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‘Tahara’ Trailer: ‘Shiva Baby’ Breakout Rachel Sennott Is Back in Black for Dark Teen Comedy

Exclusive: Sennott just can't escape funerals with Olivia Peace's Slamdance film.

"Tahara"

“Tahara”

Film Movement

Rachel Sennott has made funerals her thing. The “Shiva Baby” award-winning actress is set to star in bloody Gen Z slasher “Bodies Bodies Bodies” but returns to a shiva for Olivia Peace’s directorial debut, “Tahara.”

The 2022 Slamdance film stars Sennott as high schooler Hannah, who kisses her best friend Carrie (Madeline Grey DeFreece) at the funeral of a Hebrew School classmate who committed suicide. The girls’ grieving process gives way to a journey of self-discovery and sexual coming-of-age awakening as Carrie starts to develop feelings for Hannah. Ahead of the film’s release from Film Movement on June 10, watch the trailer exclusively on IndieWire below.

“Tahara” spotlights the intersection of race, faith, lust, social status, and identity, culminating in a dark comedy coming-of-age saga. Shlomit Azoulay, Daniel Taveras, and Bernadette Quigley round out the cast.

Director Peace won Best Directorial Feature Debut of a Black LGBTQ+ Filmmaker at NewFest 2020 for the feature, which went on to screen at TIFF.

“Though it’s rare in cinema, I knew a fair amount of Black Jewish people and queer Jewish people growing up where I’m from. I was pretty surprised to find out through the making of this film, that a lot of people thought of Jewishness as this very homogenous experience,” Peace told Advocate of why she connected with screenwriter Jess Zeidman’s script.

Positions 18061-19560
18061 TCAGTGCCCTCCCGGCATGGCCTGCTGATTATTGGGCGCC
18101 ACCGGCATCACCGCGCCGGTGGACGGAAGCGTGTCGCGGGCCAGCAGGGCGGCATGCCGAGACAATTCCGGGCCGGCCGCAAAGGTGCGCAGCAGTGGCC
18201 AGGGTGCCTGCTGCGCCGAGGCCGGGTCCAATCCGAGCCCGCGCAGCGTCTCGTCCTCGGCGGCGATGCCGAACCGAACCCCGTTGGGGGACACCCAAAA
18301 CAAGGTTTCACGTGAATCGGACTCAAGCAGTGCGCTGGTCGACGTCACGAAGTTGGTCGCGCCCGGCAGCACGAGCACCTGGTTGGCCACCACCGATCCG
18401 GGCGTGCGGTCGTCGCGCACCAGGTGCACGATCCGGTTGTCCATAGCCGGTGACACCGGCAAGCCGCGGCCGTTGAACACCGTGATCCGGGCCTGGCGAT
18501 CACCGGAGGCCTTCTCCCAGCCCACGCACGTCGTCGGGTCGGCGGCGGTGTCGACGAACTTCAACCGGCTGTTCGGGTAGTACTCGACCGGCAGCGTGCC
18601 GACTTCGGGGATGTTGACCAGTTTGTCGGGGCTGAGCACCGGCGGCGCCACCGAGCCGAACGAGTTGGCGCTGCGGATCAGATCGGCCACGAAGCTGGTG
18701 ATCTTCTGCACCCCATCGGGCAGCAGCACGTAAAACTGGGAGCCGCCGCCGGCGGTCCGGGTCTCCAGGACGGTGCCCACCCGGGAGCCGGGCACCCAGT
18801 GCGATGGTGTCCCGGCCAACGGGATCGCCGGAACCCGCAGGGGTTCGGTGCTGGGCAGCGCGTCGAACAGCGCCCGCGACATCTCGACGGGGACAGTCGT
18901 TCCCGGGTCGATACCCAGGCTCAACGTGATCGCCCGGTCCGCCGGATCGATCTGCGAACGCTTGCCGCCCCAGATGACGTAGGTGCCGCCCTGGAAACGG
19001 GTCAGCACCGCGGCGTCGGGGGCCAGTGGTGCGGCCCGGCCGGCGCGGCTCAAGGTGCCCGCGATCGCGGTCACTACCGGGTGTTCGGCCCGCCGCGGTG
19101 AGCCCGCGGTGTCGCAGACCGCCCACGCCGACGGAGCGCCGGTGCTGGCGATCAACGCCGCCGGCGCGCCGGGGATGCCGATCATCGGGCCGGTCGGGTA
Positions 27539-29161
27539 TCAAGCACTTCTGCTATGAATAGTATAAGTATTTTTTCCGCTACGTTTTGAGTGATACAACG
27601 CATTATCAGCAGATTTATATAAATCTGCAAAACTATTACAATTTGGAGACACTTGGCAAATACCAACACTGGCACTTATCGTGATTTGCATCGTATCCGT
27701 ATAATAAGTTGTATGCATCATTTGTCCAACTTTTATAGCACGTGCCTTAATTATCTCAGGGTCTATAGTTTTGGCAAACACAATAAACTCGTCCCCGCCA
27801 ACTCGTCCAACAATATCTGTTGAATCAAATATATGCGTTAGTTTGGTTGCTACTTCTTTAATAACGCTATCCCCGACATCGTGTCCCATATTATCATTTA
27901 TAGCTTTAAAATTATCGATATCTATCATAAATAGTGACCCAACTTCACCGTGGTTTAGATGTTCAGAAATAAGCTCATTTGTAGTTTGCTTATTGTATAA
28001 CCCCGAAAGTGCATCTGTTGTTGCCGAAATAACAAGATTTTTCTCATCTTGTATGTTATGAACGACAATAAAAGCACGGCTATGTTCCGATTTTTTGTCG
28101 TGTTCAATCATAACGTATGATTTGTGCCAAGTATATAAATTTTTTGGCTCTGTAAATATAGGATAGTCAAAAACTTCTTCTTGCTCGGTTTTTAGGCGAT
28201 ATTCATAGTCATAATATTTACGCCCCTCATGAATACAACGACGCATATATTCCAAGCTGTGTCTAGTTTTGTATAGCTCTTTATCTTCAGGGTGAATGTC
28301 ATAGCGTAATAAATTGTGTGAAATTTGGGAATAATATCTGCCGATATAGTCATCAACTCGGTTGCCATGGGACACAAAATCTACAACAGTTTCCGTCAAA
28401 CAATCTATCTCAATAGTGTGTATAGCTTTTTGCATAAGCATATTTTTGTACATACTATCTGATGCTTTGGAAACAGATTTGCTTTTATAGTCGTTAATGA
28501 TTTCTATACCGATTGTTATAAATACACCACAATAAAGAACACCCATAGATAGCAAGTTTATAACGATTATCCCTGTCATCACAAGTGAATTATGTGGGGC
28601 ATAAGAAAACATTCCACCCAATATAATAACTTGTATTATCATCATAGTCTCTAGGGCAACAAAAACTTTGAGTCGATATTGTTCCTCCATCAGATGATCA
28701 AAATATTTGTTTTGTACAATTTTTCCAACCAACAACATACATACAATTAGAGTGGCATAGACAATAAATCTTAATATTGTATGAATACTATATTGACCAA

Peace continued, “The teenage experience that I know best, is one of being a Black queer person who occasionally finds oneself in predominantly white heterosexual spaces. And that was what drew me to Carrie’s character from the jump.”

The film also leans into “difficult” conversations, with the background of Hebrew School providing the perfect framework from which to dive deeper into questions of identity.

“My main experience with stigma has to do with people feeling too afraid to engage with people with ‘difficult’ identities (mainly Blackness, queerness, disability etc.) lest they say the wrong thing and expose themselves as a bigot,” Peace said. “And this is a movie where people just scene after scene are forced into situations in which they say the wrong thing and are forced to really reckon with it…Oftentimes, these religious spaces that we find ourselves in during childhood and early adolescence are not chosen, and because of that we often have these long-term acquaintances that we acquire over time.”

The film opens in theaters June 10, playing at the Quad Cinema in New York City.

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